But whatever might have been thought of these imputations, it was evident that the young soldier had another cause for his enmity, one, indeed, that seemed more operative on his mind and feelings than even the loss of fortune. The robber and plunderer, for these were the softest epithets he had for his rival, had added to his crimes the enormity of aspiring to the affections of his kinswoman; whom the absence of Roland and the helpless imbecility of her uncle left exposed to his presumption and his arts. Had the maiden smiled upon his suit, this indeed might have seemed a legitimate cause of hatred on the part of Roland; but Edith had repelled the lover with firmness, perhaps even with contempt. The presumption of such a rival Roland might perhaps have pardoned; but he saw in the occurrences that followed, a bitter and malignant revenge of the maiden’s scorn, which none but the basest of villains could have attempted. It was this consideration which gave the sharpest edge to the young man’s hatred: and it was his belief that a wretch capable of such a revenge, was willing to add to it any other measure of villany, however daring and fiendish, that had turned his thoughts upon Braxley, when Nathan’s words first woke the suspicion of a foeman’s design and agency in the attack on his party. How Braxley, a white man and Virginian, and therefore the foe of every western tribe, could have so suddenly and easily thrown himself into the arms of the savages, and brought them to his own plans, it might have been difficult to say. But anger is credulous, and fury stops not at impossibilities. “It is Braxley himself!” he cried, at the close of his narration; “how can it be doubted? He announced publicly his intention to proceed to the frontier, to the Kenhawa settlements, in search of the fabulous heiress, and was gone before our party had all assembled in Fincastle. Thus, then, he veiled his designs, thus concealed a meditated villany. But his objects it was not my miserable life he sought what would that avail him? they aimed at my cousin, and she is now in his power!”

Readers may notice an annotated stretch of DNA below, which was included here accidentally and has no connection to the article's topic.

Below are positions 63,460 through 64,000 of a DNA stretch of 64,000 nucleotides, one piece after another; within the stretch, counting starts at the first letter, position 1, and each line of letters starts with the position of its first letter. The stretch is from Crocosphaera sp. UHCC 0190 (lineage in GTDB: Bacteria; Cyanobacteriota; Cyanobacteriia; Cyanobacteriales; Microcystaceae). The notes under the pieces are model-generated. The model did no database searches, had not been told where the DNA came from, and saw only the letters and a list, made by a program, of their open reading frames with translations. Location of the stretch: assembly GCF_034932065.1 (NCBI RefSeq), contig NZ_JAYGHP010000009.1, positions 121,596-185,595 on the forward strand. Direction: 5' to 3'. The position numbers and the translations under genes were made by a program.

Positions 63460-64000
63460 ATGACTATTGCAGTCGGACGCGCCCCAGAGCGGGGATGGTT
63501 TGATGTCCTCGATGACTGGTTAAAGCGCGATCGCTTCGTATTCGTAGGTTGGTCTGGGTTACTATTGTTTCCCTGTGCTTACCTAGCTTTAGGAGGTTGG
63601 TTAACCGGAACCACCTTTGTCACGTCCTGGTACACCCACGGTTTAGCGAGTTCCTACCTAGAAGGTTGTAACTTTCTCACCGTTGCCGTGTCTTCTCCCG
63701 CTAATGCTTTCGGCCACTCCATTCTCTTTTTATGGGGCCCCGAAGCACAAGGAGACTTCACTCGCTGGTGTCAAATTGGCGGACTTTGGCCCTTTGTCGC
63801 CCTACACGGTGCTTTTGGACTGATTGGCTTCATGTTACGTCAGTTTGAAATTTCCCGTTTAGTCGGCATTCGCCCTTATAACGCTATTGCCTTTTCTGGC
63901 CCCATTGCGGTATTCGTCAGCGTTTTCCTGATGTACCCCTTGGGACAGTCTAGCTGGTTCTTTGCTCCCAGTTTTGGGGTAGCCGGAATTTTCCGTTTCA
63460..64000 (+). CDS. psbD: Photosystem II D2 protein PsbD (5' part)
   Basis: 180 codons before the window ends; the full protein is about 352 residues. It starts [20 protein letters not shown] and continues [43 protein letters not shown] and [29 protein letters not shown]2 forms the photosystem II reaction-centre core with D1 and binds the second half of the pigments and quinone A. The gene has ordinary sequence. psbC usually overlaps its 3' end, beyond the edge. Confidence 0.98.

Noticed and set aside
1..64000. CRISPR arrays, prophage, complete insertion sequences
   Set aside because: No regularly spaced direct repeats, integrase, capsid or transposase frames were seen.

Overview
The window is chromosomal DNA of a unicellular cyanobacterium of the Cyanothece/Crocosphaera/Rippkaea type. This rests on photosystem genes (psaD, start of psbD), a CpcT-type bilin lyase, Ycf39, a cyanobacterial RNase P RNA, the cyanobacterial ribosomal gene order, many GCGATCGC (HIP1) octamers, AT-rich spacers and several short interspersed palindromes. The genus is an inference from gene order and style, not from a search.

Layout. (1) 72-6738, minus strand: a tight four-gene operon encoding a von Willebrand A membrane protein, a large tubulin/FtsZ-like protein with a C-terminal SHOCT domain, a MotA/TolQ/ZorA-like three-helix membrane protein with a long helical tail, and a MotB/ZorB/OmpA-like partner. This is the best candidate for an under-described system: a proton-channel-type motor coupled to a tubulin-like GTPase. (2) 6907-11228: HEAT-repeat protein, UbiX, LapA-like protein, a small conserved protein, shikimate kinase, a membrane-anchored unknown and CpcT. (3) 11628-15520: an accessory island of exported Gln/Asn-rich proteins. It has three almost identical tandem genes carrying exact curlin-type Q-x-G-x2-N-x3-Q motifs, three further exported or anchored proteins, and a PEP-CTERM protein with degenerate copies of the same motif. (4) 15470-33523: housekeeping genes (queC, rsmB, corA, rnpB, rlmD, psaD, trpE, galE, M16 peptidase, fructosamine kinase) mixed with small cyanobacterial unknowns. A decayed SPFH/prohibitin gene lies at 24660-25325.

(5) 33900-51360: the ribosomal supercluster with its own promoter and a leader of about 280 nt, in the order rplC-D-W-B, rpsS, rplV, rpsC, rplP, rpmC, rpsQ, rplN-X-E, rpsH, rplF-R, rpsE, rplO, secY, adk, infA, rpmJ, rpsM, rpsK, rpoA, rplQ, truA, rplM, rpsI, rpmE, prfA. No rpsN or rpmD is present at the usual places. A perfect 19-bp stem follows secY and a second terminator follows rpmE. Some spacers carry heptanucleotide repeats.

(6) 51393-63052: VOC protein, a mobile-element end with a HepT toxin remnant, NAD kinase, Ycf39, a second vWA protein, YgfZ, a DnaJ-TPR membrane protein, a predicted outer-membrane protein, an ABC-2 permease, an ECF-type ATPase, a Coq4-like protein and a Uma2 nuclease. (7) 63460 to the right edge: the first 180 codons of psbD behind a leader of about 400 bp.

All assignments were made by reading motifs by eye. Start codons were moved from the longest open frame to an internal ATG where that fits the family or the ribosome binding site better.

“Truly, then,” said Nathan, who listened to the story with great interest, and now commented on Roland’s agitation with equal composure, “thee doth make a great fuss for nothing; for, truly, the maid will not be murdered Truly, thee has greatly relieved my mind. Thee should not think the man, being a white man, will kill her.”

“Kill her!” cried Roland “Would that twenty bullets had pierced her heart, rather than she should have fallen alive into the hands of Braxley! Miserable wretch that I am! what can I do to save her? We will rescue her, Nathan; we will seek assistance; we will pursue the ravisher; it is not yet too late. Speak to me I shall go distracted: what must we do? what can we do?”

“Truly,” said Nathan, “I fear me, we can do nothing. Don’t thee look so frantic, friend; I don’t think thee has good sense. Thee talks of assistance what is thee thinking about? where would thee seek assistance? Has thee forgot the Injun army is on the north side, and all the fighting-men of the Stations gone to meet them? There is nobody to help thee.”

“But the emigrants, my friends? they are yet nigh at hand ”

“Truly,” said Nathan, “thee is mistaken. The news of the Injuns, that brought friend Thomas the younger into the woods, did greatly dismay them, as the young men reported; and, truly, they did resolve to delay their journey no longer, but start again before the break of day, that they might the sooner reach the Falls, and be in safety with their wives and little ones. There is no help for thee. Thee and me is alone in the wilderness, and there is no friend with us. Leave wringing thee hands, for it can do thee no good.”

“I am indeed friendless, and there is no hope,” said Roland, with the accents of despair; “while we seek assistance, and seek it vainly, Edith is lost, lost for ever! Would that we had perished together! Hapless Edith! wretched Edith! Was ever wretch so miserable as I?”

With such expressions, the young man gave a loose to his feelings, and Nathan surveyed, first with surprise and then with a kind of gloomy indignation, but never, as it seemed, with anything like sympathy, the extravagance of his grief.